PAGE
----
Even with all the wonders of Alexandria open to them, Androcles and Mopsus began to grow restless. Caesar and Cleopatra returned from their journey up the Nile. Caesar's inner circle, including Meto, made ready to depart from Alexandria. Meto began to press me about my own arrangements.

"Surely the time has come, Papa. Once I leave, it won't be as easy for you to arrange passage. Shall we set the date?"

"I suppose we should," I said reluctantly.

"Unless you have some compelling reason to stay longer?" He frowned. I was keeping something from him, and he knew it.

"No. Let's set a date and stick to it."

"Good. There's a ship leaving for Rome the day after tomorrow."

I bit my lip and felt a dull pain in my chest. "Very well. I'll be on it."

The next day, which was to be my last full day in Alexandria, I went to the market alone. I arrived very early and stayed there all day. The vendors shook their heads; they were beginning to think I was mad. The old priestess and the other woman never appeared.

The next morning, Rupa and the boys were up early, ready to board the ship for Rome. My trunk was packed. All was ready.

Meto had promised to escort us to the pier. He arrived beaming with excitement. "Can you believe it, Papa? I'm going with you! Caesar's sending me back to Rome. He needs someone to deliver a dossier to Marc Antony, and he says there's no one better for the job. But the fact is, I think he's rewarding me with a trip home in return for… well, for a certain amount of unpleasantness that you and I had to endure. It's a good thing you postponed your trip so long, after all, because now I can go with you!"

"Yes, wonderful news," I said, trying to muster some enthusiasm. I could see that Meto was disappointed by my reaction. We proceeded to the harbor.

The sky was cloudless. A favorable wind blew from the south, carrying the dry, sandy smell of the desert. The boys ran onto the deck, despite Meto's caution that they would have to behave themselves aboard a military vessel. Rupa, assisted by one of the sailors, carried my trunk aboard. I lingered on the pier.

"It's time, Papa," said Meto. "The captain's called for everyone to step aboard."

I shook my head. "I'm not going."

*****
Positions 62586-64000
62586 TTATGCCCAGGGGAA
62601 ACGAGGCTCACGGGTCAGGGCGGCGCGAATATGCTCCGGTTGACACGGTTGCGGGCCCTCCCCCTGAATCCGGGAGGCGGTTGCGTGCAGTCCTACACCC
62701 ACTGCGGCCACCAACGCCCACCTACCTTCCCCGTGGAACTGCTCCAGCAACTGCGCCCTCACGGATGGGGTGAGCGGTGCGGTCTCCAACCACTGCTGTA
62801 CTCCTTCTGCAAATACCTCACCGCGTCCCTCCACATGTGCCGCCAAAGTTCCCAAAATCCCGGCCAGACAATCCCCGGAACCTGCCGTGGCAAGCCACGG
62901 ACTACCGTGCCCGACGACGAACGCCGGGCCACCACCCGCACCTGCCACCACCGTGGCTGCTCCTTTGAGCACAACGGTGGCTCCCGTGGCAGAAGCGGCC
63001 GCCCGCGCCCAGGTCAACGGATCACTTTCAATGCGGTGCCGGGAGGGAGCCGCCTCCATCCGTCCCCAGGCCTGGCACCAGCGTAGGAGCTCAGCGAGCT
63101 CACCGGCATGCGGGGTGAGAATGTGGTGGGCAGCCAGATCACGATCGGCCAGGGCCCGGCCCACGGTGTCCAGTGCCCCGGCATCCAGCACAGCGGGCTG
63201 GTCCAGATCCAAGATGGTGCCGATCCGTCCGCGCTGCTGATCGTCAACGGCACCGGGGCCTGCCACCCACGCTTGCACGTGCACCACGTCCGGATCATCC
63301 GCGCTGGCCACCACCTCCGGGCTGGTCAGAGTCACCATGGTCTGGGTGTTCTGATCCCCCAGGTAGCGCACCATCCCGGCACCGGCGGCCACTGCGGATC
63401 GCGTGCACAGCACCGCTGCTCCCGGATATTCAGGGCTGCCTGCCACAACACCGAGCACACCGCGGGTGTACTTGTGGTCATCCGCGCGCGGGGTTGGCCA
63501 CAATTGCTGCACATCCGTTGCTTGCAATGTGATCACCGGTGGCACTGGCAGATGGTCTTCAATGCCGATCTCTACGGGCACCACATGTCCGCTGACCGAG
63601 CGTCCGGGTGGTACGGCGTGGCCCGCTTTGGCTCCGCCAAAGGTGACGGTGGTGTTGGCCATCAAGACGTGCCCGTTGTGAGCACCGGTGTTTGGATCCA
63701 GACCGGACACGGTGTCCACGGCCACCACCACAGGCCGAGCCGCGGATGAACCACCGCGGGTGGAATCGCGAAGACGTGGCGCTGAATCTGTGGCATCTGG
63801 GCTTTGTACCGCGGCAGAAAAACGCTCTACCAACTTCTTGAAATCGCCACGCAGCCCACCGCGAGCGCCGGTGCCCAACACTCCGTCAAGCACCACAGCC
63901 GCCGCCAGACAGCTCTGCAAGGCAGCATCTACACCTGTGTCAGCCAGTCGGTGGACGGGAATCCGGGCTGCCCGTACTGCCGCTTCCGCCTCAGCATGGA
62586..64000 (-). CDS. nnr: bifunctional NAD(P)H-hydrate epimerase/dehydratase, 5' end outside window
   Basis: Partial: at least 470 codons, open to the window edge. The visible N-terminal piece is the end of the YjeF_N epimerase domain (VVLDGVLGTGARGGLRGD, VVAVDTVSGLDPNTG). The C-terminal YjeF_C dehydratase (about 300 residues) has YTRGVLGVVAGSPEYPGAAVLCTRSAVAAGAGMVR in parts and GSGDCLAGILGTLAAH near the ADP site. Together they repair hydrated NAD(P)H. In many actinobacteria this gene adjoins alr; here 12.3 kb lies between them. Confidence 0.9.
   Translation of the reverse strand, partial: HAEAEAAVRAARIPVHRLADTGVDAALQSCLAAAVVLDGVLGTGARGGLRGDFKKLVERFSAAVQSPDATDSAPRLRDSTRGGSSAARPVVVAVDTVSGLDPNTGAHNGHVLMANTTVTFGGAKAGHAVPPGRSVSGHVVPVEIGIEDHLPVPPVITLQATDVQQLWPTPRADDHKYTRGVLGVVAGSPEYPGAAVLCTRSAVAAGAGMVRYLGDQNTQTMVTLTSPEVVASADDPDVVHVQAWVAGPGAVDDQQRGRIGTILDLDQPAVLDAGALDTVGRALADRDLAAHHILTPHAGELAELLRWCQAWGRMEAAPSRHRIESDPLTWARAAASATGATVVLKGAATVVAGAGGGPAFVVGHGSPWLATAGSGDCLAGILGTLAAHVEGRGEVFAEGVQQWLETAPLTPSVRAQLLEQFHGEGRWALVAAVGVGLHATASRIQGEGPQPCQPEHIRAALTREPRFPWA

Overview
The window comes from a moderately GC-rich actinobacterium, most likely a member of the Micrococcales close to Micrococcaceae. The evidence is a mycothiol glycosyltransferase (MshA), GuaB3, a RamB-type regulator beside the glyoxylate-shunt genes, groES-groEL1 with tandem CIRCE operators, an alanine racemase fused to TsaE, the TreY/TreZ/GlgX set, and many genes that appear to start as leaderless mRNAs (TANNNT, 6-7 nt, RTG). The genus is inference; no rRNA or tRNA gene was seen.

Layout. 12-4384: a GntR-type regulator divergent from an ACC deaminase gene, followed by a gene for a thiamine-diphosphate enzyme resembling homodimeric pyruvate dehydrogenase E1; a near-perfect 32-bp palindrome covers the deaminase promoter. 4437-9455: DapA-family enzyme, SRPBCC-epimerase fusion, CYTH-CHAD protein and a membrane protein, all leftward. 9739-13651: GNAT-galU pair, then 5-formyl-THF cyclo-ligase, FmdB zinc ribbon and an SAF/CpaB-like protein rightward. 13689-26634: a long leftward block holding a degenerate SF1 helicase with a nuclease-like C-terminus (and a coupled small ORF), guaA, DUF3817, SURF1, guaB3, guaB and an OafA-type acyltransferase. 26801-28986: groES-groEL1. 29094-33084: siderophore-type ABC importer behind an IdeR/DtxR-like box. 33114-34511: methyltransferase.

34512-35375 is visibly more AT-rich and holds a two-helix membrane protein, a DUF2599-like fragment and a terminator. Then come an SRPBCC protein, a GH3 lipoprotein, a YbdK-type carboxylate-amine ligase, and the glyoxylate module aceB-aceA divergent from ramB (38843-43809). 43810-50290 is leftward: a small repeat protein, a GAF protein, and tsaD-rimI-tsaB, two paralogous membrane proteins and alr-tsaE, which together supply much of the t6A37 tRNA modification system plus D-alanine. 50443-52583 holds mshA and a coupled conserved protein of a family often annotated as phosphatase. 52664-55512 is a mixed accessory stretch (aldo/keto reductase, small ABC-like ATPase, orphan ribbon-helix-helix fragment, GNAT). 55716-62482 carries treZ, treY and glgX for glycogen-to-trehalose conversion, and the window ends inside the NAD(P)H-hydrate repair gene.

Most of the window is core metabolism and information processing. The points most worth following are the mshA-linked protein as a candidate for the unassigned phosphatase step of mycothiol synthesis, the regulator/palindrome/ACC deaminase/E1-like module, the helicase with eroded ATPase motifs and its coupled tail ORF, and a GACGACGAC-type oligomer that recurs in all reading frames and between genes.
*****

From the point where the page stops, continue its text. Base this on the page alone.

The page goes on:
"What? Papa, there's no reason for you to stay. I don't understand. Think of Diana! You must be eager to see the baby-"

"Rupa!"

Rupa sat on the trunk he had just carried aboard, catching his breath. He sprang up and came to me.

"Rupa, you have the key to the trunk, don't you?"

He nodded and reached into his tunic to show me the key, which hung from a chain around his neck.

"Good. Open the trunk. On the very top you'll see a leather bag with coins in it. Bring it to me; I'll need some money."

Meto shook his head. "You're actually going to stay, aren't you?"

"Yes."

"But why, Papa? If there's something you must do, let me stay and help you. Or at least keep one of the boys with you, or Rupa-"

"No! The thing I do, I must do alone."

Rupa opened the lid of the trunk. Mopsus and Androcles, with a look of alarm, came running, and a moment later I saw the reason: Peering over the edge of the trunk, his green eyes open wide and his silver collar gleaming in the sunlight, was Alexander the cat.

I raised an eyebrow. "Kidnapping a sacred feline from the royal palace! If Queen Cleopatra finds out, she's liable to throw a couple of slave boys into the harbor."

"Then I suppose the queen must never know," said Meto, smiling crookedly. "I'm sure the captain won't mind; a cat will kill any rats on the ship."

Rupa returned with the bag of coins and handed it to me. Mopsus and Androcles carefully shut the lid of the trunk and looked around the deck to make sure no one else had seen the stowaway.

I embraced Meto, then stepped back. "Look after the others on the journey home, Meto. And when you see Diana, and Eco…"

"Yes, Papa, what shall I tell them? They don't yet know about Bethesda. What shall I say about her? What shall I say about you?"

"Tell them the truth, as far as you can. Sometimes, Meto, the truth must suffice."

"Diana will be distraught when she finds out about her mother. And am I simply to say that you refused to leave Egypt?"

"Tell them I love them; they know that already. Tell them I shall come home as soon as I can… if the gods wish it to be so."

The captain of the ship gave a final call for all to board. Sailors hurried about the deck, preparing to cast off. Never taking his eyes from me, Meto stepped aboard. Rupa and the boys stood beside him. As the ship moved away from the dock, they stared at me in puzzlement.

The ship drew away. Their faces grew smaller and smaller until I could no longer read their expressions. I lifted my eyes to the great lighthouse that towered above the harbor, and thought of the first glimpse I had seen of its flame that night aboard the Andromeda, with Bethesda, before the storm struck and swept away all our expectations.

CHAPTER XXXI

I paid a call on Queen Cleopatra. To my surprise, I was admitted to her presence almost at once.

She reclined upon a purple couch strewn with gold cushions. Slaves fanned her with ostrich feathers. The gown she wore was loose and flowing, but did not conceal the fact that she was great with child.

"Gordianus-called-Finder! I thought you were leaving Alexandria for Rome today, along with that irksome son of yours."

"I was supposed to go, Your Majesty. I changed my mind."